Saturday, March 31, 2012

Obama in Burlington: Video Highlights & Analysis

He didn’t have to say any more than “I’m here” to get a wild burst of applause upon taking the stage at Patrick Gymnasium Friday...

Addressing 5,000 people on the UVM campus in Burlington on a sunny Friday afternoon, Obama talked about how to rebuild the economy, attacked the opposition's "cramped, narrow conception of liberty," and previewed his pitch for re-election. And since it was Vermont, at one point he proposed using half the money currently being spent on war to reduce the debt, and the other half for "some nation building right here at home."
    As he reminded an excited crowd estimated at close to 5,000, the last president to visit Vermont was Bill Clinton in 1995. Since 1988 the state has consistently voted for the Democratic candidate for president, which takes it out of the swing state category and has made presidential visits a rare occurrence.
     Nevertheless, “We decided that today we are going to reset the clock,” Obama said. Moments later, as if to emphasize the change of mood, he removed his jacket. From then on he seemed to know he was on friendly ground and frequently showed it, at times leaning on the lecturn as he paused to stress a point or take in a reaction.
The president began with a plea. He had come to Vermont not just for help getting elected, Obama admitted, but “because the country needs your help.” Flattering as that was to those in the audience, most knew that the primary reason for the visit was to help raise money for Vermont Democrats. Most of those who heard him speak live paid between $44 and $250 for tickets.
     The event also served as a reminder of why Obama remains a compelling, effective candidate. His campaign rhetoric has shifted from the “one America” theme that brought him to national prominence in 2004, or the “change we can believe in” of 2008. But populist calls for fairness and cooperation were just as enthusiastically received in Vermont.
     Recalling the high hopes of the 2008 campaign, Obama talked about “a shared vision for America. It wasn’t a vision where everybody has to fend for themselves,” he said. This set the dynamic for his talk – enduring optimism about what people can do by working together, combined with a sharp critique -- and occasional ridicule -- directed at the GOP.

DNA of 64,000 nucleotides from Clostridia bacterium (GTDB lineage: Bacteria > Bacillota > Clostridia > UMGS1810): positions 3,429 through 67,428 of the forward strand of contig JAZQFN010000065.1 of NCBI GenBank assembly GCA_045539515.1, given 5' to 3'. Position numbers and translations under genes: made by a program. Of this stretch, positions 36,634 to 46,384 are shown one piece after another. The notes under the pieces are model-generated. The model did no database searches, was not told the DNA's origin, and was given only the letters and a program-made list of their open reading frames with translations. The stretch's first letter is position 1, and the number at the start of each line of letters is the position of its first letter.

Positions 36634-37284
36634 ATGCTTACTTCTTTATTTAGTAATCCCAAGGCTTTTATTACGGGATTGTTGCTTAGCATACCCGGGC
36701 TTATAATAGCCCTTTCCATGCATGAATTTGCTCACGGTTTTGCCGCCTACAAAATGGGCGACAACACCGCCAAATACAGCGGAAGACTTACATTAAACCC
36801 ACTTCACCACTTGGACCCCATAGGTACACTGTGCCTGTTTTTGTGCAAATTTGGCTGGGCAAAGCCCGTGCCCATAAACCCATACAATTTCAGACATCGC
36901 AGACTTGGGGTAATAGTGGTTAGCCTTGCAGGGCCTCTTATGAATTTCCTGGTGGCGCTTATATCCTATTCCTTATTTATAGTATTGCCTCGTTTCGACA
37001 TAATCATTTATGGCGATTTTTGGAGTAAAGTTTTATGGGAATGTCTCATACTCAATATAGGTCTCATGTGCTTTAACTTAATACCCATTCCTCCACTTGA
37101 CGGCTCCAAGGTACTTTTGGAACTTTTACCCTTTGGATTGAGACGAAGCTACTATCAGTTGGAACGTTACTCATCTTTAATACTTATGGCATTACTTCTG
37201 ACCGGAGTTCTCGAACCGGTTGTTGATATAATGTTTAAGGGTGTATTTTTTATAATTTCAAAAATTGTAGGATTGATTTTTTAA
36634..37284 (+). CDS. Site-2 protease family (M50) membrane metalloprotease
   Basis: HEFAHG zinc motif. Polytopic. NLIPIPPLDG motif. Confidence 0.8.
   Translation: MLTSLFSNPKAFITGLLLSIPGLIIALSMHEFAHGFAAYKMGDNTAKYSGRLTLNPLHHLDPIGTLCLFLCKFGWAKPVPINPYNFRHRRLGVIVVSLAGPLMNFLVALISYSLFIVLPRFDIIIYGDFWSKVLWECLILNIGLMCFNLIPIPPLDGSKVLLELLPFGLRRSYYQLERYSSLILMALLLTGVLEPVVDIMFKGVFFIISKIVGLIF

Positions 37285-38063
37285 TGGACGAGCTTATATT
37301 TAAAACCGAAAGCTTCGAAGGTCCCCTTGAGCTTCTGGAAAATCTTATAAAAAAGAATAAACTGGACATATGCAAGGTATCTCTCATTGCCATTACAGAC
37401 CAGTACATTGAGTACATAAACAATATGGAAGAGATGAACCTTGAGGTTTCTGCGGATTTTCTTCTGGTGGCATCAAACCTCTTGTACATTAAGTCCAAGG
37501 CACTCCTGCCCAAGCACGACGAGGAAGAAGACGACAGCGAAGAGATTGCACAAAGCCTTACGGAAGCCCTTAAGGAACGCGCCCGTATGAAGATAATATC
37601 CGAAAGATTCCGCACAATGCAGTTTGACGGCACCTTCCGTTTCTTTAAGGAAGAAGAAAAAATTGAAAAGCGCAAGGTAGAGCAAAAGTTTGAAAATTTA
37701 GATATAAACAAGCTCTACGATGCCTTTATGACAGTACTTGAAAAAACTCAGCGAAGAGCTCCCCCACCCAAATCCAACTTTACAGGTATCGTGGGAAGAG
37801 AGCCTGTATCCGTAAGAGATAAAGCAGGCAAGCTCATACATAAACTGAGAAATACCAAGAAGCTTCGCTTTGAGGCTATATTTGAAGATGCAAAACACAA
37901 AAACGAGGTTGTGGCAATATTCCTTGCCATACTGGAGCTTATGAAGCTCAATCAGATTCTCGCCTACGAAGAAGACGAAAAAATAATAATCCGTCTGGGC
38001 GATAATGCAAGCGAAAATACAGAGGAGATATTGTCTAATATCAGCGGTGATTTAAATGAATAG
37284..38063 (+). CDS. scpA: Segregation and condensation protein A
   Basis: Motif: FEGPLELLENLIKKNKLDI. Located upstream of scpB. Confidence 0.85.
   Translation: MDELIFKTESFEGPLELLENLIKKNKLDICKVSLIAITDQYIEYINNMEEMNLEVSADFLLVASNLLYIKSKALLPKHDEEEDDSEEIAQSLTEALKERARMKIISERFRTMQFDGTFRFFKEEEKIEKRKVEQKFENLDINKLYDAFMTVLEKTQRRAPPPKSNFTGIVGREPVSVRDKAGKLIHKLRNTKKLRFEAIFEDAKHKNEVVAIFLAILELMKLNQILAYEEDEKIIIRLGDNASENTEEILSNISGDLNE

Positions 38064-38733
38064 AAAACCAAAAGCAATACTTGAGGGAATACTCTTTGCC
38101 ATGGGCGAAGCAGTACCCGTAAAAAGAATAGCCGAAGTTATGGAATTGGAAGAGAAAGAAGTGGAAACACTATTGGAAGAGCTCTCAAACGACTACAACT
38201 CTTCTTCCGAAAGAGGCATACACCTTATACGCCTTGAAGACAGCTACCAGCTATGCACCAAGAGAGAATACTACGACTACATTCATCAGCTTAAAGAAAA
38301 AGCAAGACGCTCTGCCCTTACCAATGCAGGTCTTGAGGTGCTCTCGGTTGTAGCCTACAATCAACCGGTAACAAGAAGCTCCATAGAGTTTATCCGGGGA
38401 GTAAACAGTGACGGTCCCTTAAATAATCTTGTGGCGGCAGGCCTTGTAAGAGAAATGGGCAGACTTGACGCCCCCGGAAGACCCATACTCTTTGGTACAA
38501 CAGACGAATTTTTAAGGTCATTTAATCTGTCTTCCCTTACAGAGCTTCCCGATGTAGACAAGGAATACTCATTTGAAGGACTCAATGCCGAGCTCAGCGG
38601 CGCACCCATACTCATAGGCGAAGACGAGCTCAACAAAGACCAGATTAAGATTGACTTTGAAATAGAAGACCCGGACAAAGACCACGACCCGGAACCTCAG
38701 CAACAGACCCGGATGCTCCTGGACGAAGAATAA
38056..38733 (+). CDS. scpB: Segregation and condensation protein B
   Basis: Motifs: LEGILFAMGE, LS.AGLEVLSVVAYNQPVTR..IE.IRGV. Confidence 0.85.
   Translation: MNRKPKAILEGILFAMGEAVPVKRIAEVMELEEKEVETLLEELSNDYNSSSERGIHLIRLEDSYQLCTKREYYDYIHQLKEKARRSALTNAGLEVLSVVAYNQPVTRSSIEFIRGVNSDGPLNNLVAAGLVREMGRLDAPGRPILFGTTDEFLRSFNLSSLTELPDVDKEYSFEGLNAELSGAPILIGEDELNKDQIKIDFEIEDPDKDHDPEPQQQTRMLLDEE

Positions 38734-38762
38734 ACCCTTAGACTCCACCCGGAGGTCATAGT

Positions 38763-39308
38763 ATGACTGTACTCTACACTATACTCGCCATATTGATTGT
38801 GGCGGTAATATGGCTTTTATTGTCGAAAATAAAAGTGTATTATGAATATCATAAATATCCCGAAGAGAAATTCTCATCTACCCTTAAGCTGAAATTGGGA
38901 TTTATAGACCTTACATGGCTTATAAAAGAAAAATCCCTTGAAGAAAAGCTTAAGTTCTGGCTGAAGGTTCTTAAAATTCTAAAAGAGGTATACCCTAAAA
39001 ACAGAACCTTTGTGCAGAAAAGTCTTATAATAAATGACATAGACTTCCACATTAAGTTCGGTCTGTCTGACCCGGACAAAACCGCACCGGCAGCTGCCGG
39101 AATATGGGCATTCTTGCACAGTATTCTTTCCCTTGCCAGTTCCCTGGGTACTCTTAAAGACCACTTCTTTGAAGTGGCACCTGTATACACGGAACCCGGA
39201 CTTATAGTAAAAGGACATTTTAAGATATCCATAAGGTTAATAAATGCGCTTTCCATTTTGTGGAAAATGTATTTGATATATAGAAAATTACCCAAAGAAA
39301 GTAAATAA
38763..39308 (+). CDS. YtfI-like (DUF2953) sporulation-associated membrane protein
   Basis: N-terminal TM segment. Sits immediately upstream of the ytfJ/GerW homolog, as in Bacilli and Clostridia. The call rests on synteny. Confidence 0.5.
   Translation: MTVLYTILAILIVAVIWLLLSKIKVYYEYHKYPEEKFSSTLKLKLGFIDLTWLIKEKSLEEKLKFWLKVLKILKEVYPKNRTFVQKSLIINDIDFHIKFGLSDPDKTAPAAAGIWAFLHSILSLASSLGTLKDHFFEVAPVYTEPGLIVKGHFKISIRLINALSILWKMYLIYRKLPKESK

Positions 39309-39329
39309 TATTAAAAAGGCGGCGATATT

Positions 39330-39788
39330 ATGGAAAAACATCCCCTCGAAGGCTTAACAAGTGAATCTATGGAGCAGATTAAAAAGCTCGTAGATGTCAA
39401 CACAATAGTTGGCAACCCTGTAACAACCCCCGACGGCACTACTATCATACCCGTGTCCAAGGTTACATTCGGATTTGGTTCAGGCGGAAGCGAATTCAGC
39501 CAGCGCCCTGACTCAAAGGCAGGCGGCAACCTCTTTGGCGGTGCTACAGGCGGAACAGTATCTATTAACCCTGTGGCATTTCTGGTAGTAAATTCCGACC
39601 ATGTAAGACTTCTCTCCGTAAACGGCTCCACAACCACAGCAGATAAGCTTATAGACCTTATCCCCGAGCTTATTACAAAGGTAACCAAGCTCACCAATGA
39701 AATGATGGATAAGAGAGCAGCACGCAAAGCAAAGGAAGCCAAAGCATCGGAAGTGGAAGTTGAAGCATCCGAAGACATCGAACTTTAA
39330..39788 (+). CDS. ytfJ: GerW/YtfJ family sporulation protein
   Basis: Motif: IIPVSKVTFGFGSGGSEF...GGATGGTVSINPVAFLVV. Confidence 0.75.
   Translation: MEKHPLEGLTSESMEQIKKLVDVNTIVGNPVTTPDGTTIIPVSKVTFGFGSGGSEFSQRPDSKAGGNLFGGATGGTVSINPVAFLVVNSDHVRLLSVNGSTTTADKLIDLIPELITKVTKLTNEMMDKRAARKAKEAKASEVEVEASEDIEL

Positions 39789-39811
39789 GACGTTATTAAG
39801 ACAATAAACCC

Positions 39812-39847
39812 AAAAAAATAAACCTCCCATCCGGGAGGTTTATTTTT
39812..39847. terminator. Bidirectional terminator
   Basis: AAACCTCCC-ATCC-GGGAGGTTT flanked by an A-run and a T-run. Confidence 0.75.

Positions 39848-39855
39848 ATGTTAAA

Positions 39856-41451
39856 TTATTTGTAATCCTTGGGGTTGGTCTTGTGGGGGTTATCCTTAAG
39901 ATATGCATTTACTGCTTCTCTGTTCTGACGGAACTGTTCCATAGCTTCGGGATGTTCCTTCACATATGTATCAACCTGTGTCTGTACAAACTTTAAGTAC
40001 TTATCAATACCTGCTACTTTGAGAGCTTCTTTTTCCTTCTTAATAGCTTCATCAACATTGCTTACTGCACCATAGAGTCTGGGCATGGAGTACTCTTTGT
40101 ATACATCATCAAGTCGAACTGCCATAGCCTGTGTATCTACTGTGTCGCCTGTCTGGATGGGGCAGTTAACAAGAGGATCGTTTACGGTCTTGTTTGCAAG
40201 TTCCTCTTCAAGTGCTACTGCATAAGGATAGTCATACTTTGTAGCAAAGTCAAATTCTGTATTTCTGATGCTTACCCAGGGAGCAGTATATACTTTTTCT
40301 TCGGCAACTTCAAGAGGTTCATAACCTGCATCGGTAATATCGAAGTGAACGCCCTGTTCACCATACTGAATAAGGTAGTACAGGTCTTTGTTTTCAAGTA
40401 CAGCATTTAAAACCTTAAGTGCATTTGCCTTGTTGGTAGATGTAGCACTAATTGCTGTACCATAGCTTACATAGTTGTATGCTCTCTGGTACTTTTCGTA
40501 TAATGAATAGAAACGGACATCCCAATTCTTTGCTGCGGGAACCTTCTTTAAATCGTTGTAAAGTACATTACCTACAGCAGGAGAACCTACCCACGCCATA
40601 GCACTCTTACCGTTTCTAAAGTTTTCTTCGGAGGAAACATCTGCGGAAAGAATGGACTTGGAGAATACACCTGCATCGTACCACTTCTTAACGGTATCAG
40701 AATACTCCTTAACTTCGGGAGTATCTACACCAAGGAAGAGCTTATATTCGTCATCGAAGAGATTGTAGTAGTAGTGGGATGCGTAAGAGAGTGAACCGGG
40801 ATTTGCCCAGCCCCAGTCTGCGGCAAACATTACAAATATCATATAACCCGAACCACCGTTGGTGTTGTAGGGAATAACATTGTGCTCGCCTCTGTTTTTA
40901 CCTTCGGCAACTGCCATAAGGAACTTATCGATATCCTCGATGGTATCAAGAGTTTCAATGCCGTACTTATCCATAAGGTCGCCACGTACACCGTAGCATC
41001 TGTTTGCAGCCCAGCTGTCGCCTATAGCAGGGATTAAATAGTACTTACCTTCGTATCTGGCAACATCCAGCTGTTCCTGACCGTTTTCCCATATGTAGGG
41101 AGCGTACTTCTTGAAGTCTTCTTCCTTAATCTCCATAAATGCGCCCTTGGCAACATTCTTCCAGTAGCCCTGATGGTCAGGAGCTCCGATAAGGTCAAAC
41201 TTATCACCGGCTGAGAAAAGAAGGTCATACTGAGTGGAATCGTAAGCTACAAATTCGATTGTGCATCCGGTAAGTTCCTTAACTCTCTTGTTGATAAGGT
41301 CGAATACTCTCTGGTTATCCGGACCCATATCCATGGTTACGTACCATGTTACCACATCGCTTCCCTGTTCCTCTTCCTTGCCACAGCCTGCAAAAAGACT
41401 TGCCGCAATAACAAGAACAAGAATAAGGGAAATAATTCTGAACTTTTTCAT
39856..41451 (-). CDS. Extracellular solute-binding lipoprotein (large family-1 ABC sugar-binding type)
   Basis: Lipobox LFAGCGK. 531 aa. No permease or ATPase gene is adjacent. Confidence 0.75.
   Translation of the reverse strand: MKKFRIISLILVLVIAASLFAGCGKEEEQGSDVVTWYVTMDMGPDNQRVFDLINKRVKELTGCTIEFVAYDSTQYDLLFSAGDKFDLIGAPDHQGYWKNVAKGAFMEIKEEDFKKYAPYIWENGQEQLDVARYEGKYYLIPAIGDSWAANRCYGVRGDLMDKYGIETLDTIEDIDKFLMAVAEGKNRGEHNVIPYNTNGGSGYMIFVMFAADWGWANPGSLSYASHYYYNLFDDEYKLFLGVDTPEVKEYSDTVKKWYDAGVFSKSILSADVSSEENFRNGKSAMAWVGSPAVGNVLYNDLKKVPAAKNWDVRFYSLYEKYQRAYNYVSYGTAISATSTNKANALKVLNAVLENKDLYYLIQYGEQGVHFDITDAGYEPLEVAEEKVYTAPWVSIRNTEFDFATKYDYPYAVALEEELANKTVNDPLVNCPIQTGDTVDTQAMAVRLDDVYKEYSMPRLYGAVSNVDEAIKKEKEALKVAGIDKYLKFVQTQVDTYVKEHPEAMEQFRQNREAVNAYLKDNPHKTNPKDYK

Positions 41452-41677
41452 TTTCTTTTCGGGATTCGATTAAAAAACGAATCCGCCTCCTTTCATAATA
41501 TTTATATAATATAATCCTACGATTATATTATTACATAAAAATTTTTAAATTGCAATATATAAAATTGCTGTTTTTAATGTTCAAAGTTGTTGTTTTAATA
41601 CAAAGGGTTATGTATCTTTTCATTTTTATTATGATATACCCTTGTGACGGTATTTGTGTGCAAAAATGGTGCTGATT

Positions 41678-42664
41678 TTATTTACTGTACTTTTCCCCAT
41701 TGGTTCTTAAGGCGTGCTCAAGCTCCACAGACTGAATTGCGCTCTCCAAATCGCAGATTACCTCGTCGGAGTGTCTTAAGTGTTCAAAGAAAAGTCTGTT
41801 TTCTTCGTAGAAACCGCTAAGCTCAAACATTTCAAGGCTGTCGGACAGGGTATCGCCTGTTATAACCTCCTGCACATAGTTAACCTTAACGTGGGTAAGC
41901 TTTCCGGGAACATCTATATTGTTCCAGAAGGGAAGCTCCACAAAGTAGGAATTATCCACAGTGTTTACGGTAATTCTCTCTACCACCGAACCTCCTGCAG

He never mentioned Mitt Romney, or any Republican, by name. But his basic argument was that “this is not just the usual, run of the mill political debate. This is the defining issue of our time, a make or break moment for the middle class.”
     The line received a huge reaction, almost as large as one after mentioning the end of Don’t Ask, Don’t Tell. “For the first time in history you don’t have to hide who you love in order to serve the country,” he said to sustained applause.
The Pitch for a Second Term
     The narrative Obama is developing for the fall campaign, regardless of what happens on “the other side,” is a choice between slow, steady change and going backward. Claiming four million new jobs and an accelerating recovery, he argues that “the last thing we can do is go back to the policies that got us in the mess.”
     Among the accomplishments mentioned in Burlington were equal pay for equal work legislation, rescuing the auto industry, raising future fuel efficiency standards, eliminating “taxpayer giveaways to the banks for processing student loans,” and health care reform.
     “Finally,” he stressed, “no one will go broke just because they get sick. Already 2.5 million young people have health insurance who didn’t have it before. Already millions of seniors are paying less for their prescription drugs because of this law. Already Americans can’t be denied coverage from their insurance companies when they need care the most. They’re getting preventive care they didn’t have before. That’s happening right now.”
     Obama also briefly mentioned foreign policy achievements, including the obligatory reference to the demise of Osama bin Laden. “Change is the fact that for the first time in nine years there are no Americans fighting in Iraq,” he declared. “We have focused our attention on the terrorists who actually attacked us on 9/11.”